The one subject that has taken up more of this blog than any other has been the question of vocation and finding a vocation that evokes from you - draws out, calls forth, speaks into being - who you are meant to be. It's time to finally tell you a story that reveals the direction in which my vocation has unfolded since the last time I wrote on this blog.
In November I was in New York, just before Thanksgiving. One evening I lined up with a bunch of other tourists outside the TKTS booth in Times Square, and I successfully scored two tickets to Jude Law's rendition of Hamlet. Getting tickets to a long-awaited play/concert stresses me out more than almost anything else - I inevitably imagine great heartbreak upon the news of the show being sold out - so I was very pleased to finally have the tickets in hand to see one of my favorite actors live and in person on stage for almost three hours and to have my old college friend on her way to join me for the play.
Some other friends of mine were back at Rockefeller Center, so I headed there to meet up with them. On my way back, I noticed a familiar blue and white sign hanging out above the sidewalk ahead of me - "The Episcopal Church welcomes you." My friends and I had already visited a few other churches in New York - St. Patrick's and St. Bart's - and they were some of the best stops we'd made. When I'm in tourist mode, exploring cathedrals and churches is one of my favorite things to do, so I ducked into the church for a few minutes to check it out before meeting up with my friends. It was called St. Mary the Virgin. I had come in behind the altar, so I walked around to the side of the chancel to see the nave and the altar. The nave was darkened, but the chancel was lit up to illuminate its crown - beautiful white marble steps leading up to a white marble altar. It was gorgeous.
As I stood and took it all in, I noticed for the first time the words engraved in the steps leading up to the altar.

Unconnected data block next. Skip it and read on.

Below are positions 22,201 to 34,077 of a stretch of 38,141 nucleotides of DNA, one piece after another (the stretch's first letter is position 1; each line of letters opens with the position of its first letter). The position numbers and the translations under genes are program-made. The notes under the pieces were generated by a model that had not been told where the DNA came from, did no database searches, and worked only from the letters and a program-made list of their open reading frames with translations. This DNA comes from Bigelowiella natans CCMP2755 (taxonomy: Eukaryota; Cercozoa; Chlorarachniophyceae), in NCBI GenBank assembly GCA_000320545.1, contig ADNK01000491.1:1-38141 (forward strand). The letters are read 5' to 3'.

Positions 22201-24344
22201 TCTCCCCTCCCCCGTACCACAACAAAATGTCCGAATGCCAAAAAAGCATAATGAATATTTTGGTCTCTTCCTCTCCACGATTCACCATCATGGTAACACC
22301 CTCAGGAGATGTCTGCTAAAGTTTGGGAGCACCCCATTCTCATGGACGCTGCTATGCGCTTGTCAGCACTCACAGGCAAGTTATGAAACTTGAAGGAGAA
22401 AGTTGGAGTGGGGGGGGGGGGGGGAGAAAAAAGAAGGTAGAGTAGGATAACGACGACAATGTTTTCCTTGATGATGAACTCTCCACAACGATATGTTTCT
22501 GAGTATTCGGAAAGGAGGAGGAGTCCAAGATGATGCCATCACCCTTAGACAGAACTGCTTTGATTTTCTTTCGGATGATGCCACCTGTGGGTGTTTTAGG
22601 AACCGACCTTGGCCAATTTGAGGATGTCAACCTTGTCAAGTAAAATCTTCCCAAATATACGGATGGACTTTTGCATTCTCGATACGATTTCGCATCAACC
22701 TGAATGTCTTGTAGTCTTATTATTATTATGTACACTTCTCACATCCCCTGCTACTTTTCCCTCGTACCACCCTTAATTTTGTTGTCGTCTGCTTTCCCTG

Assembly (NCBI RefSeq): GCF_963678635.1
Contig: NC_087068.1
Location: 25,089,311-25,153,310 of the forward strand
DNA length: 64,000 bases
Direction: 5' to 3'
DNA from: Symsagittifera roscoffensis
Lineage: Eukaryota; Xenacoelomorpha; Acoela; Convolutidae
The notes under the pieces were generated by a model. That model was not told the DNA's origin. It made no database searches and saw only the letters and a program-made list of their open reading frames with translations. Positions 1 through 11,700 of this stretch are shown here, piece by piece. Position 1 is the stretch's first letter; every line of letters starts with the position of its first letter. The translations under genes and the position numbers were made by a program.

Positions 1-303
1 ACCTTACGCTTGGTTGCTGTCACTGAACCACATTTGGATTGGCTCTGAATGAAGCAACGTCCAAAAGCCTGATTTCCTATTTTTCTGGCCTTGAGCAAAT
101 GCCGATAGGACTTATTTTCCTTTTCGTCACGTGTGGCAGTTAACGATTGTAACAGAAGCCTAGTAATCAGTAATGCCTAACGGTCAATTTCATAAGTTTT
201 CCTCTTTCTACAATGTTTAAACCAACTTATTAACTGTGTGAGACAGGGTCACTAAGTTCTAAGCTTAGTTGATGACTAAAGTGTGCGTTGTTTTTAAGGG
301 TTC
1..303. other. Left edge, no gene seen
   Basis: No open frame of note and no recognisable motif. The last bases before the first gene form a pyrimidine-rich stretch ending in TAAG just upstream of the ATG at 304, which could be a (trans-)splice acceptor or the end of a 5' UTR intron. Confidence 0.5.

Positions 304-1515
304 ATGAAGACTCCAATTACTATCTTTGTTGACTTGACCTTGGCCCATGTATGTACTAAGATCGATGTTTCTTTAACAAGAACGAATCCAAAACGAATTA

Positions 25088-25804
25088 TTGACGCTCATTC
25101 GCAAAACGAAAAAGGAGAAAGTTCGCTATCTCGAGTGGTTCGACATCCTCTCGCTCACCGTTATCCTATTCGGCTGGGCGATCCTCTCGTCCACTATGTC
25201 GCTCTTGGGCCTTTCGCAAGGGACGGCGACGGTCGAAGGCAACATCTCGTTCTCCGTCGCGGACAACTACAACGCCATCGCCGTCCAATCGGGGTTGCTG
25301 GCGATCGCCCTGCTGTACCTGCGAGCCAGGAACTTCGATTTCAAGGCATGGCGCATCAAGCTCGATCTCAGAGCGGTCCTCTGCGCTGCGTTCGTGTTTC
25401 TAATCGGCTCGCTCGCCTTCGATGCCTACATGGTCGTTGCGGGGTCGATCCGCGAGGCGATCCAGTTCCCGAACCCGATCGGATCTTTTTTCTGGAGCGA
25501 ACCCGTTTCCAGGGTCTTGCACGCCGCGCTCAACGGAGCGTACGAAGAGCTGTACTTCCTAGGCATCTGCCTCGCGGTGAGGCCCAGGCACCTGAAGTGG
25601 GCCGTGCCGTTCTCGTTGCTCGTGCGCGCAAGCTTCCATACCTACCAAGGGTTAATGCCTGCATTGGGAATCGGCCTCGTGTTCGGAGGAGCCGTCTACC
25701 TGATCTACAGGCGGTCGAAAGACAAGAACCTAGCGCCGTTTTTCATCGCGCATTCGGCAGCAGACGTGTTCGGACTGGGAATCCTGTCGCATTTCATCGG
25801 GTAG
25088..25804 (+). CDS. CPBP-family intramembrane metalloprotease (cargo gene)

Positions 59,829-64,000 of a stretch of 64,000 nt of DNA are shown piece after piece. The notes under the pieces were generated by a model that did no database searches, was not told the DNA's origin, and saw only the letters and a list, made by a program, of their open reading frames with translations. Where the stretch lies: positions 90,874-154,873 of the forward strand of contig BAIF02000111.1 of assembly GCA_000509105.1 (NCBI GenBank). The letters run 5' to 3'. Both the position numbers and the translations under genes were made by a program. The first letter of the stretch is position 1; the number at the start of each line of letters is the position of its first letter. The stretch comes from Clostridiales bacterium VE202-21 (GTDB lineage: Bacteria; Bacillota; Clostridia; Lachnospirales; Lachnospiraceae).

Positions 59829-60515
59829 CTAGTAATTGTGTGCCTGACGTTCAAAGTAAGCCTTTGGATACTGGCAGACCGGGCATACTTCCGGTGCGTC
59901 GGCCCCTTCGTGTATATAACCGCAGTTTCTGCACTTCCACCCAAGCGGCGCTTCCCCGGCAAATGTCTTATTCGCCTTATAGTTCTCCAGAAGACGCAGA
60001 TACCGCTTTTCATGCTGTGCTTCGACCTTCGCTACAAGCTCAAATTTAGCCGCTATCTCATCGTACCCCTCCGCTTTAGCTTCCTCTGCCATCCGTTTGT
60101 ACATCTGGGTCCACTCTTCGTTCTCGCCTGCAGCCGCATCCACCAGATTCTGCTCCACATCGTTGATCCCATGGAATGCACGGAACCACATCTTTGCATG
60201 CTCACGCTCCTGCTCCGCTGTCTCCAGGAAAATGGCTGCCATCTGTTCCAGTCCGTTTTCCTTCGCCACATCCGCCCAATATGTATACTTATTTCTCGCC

MY SOUL DOTH MAGNIFY THE LORD
AND MY SPIRIT HATH REJOICED IN GOD MY SAVIOR
FOR HE HATH REGARDED THE LOWLINESS OF HIS HANDMAIDEN
The words of Mary. Beautiful. It was incredible to see that the words of a woman adorning those steps leading up to sacred space, ironically the very space in which few women have stood. Mary is our example in her humility, her bravery to step into shoes that surely felt too big, her confidence to stand there with arms aloft, singing a song of high praise to the Lord that rivals any other song in the sacred scriptures. Her hunch was right - many generations after her have called her blessed: "Blessed are you among women, and blessed is the fruit of thy womb, Jesus."
Seeing Mary's words on the steps had a lot of meaning to me, because Mary had already served as an important figure to me throughout my own discernment. Earlier I had been gently prodded towards the Visitation, Mary's meeting with Elizabeth, as a scene that I needed to meditate upon. That gentle prodding towards the story of the Visitation had the fingerprints of the Spirit all over it, as though someone had thumbed through the Bible, opened to that passage, underlined a verse, and then pushed the book in my direction:
"Blessed is she who believed
that there would be a fulfillment
of what was spoken to her by the Lord."
- Luke 1: 45
(This makes a dreadful sentence in English, but it is actually quite concise and beautiful in the Greek.)